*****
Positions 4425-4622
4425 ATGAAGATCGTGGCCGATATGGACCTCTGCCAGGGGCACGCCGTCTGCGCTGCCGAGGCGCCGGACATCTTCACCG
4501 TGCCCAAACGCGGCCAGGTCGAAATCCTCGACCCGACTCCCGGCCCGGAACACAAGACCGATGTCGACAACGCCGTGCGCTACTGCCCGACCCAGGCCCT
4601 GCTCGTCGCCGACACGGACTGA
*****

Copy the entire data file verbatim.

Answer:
Positions 4425-4622
4425 ATGAAGATCGTGGCCGATATGGACCTCTGCCAGGGGCACGCCGTCTGCGCTGCCGAGGCGCCGGACATCTTCACCG
4501 TGCCCAAACGCGGCCAGGTCGAAATCCTCGACCCGACTCCCGGCCCGGAACACAAGACCGATGTCGACAACGCCGTGCGCTACTGCCCGACCCAGGCCCT
4601 GCTCGTCGCCGACACGGACTGA